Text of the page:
Venture capital deal puts Corel in play

Corel’s office suite will likely disappear and its graphics software sold to another vendor, observers said following its invitation for a takeover bid from a venture capital firm Monday.

Ottawa-based Corel said it had signed a non-disclosure and standstill agreement with Vector Capital’s

subsidiary, Vector CC Holdings, L.L.C, that could lead to an acquisition proposal once it has completed a due diligence review. Corel also said its board has engaged CIBC World Markets to seek out other potential offers.

The move comes about two weeks after Vector Capital, based in San Francisco, bought out the 22.89 million shares from Microsoft, which it can convert for an approximately 20 per cent stake in the company. Corel said it will agree to anything $1.10 per share or higher. Vector has agreed to pay no less than $1.00 a share, but won’t oppose a competing offer of $1.25 or higher.

Prior to Vector’s proposal, Corel hadn’t been on the lookout for a buyer, according to spokeswoman Anne Vis. The relationship stems, in part, from an investment presentation made by Corel chief executive Derek Burney late last year.

“”This really was initiated by Vector,”” she said. “”Now that we have received this kind of interest, the board has a fiduciary responsibility to go out and make sure that they’re assessing all available options.””

IDC Canada software analyst Warren Shiau said Corel will likely see its product line rationalized through any acquisition, a step he said was overdue.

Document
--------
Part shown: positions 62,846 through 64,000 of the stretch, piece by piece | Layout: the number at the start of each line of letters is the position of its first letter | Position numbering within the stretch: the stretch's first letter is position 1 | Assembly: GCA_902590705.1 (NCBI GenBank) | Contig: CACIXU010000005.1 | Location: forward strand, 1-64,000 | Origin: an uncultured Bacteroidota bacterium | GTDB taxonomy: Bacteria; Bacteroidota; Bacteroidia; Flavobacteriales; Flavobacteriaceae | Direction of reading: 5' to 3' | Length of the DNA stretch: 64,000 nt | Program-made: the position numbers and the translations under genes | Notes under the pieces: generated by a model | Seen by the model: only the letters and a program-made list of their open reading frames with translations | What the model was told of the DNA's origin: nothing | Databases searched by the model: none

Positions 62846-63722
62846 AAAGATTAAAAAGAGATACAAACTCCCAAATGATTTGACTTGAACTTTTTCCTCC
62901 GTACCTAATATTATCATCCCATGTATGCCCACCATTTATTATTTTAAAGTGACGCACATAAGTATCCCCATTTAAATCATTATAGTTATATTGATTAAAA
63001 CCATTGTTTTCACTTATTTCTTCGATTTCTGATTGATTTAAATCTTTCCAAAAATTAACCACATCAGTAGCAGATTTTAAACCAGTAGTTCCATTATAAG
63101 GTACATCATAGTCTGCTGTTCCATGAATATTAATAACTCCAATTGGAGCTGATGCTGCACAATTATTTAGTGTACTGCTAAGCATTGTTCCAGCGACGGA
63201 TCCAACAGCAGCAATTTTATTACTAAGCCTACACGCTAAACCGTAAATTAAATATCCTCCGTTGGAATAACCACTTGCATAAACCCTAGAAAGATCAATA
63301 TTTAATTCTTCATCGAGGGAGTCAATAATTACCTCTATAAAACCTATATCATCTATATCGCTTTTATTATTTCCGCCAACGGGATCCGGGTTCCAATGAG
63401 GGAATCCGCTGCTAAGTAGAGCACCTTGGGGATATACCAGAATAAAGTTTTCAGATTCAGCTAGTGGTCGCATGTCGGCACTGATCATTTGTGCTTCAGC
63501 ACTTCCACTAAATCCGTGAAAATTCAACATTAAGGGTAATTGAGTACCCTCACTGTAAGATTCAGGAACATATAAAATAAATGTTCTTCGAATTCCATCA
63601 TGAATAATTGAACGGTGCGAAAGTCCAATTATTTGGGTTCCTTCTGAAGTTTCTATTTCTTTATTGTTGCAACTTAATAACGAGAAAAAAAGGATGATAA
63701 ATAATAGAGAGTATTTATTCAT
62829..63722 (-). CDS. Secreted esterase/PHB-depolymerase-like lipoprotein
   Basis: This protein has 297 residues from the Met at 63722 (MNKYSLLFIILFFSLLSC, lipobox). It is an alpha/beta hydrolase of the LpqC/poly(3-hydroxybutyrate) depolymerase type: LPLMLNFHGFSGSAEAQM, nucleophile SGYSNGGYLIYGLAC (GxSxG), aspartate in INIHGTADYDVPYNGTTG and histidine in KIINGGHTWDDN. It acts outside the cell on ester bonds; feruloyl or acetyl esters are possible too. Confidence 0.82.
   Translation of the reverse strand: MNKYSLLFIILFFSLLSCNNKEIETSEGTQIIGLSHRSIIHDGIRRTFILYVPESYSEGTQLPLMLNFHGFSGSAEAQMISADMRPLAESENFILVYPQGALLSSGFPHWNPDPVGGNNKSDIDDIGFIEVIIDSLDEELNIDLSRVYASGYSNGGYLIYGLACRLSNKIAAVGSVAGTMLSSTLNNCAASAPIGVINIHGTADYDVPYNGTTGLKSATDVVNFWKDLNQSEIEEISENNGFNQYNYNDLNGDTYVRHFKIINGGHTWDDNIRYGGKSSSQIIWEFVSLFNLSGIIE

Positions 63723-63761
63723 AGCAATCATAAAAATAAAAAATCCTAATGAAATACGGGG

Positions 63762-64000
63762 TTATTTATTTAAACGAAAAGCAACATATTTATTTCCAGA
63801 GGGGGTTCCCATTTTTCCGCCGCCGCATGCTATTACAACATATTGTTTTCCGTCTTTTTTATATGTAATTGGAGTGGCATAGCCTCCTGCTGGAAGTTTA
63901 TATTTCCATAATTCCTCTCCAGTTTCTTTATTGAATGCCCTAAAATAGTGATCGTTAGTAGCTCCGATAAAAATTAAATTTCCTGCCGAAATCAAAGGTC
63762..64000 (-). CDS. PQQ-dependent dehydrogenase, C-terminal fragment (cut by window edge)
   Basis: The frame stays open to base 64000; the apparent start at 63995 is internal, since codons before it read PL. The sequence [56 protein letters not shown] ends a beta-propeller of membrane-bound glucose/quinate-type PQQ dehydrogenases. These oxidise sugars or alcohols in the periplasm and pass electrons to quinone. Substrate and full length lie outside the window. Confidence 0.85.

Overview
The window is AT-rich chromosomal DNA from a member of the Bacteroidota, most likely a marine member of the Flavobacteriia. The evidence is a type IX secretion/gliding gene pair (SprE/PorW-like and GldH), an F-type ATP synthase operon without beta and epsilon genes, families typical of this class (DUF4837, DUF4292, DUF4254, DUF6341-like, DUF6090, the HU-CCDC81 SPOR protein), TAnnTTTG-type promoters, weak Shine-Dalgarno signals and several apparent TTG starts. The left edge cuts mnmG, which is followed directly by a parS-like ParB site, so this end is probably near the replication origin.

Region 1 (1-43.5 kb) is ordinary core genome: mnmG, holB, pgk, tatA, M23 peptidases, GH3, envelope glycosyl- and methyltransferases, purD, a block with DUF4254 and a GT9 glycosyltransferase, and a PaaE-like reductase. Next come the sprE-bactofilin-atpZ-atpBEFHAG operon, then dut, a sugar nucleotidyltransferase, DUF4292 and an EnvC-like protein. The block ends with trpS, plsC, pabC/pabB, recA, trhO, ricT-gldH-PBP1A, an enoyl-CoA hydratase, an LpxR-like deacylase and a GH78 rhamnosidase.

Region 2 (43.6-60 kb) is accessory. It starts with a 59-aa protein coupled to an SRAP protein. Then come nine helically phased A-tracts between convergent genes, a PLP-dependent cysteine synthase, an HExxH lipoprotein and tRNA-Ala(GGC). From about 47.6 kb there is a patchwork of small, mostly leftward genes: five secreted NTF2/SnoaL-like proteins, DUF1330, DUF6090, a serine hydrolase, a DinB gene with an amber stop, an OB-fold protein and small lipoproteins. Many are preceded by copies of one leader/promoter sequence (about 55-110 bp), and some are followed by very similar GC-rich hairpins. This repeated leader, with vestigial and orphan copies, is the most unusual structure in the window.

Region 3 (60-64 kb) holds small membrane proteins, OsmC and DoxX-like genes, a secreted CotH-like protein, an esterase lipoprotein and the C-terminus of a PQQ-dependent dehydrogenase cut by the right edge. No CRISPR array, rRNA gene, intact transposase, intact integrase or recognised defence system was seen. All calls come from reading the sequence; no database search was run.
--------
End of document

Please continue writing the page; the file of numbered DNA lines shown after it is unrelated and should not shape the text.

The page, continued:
“”It would have made sense for them a long time ago to just get rid of the whole office suite part of the business,”” he said. “”Just concentrate on the graphics, because the office suite was the losing part of the business.””

Duncan Stewart, a financial analyst with Tera Capital Corp., said Corel’s software assets could fare better as part of a larger company. At the right cost and as one product among the suite from a larger company, Corel could distribute the overhead, the sales and cut back the R&D costs of its applications, for example.

“”Nobody has ever said that Corel software wasn’t any good,”” he said. “”On the CorelDraw side, you’ve got a huge base of people who are devoted and capable users. People will need to do stuff like that for 20, 30, 40 years, and nobody else is probably going to do it better than Corel does.””

Corel has gone through a number of changes over the last year in an attempt to restore profitability, including a temporary move to a direct sales model and a number of bundling deals with its WordPerfect word processing software. Vis said the company is still weighing its options.

“”Nothing beyond the NDA (non-disclosure agreement) has been agreed to at this point,”” she said. “”We really in the early, early stages of this process. We really need to maintain the integrity of the process and allow it to run its full course.””

Despite significant cuts to its workforce la

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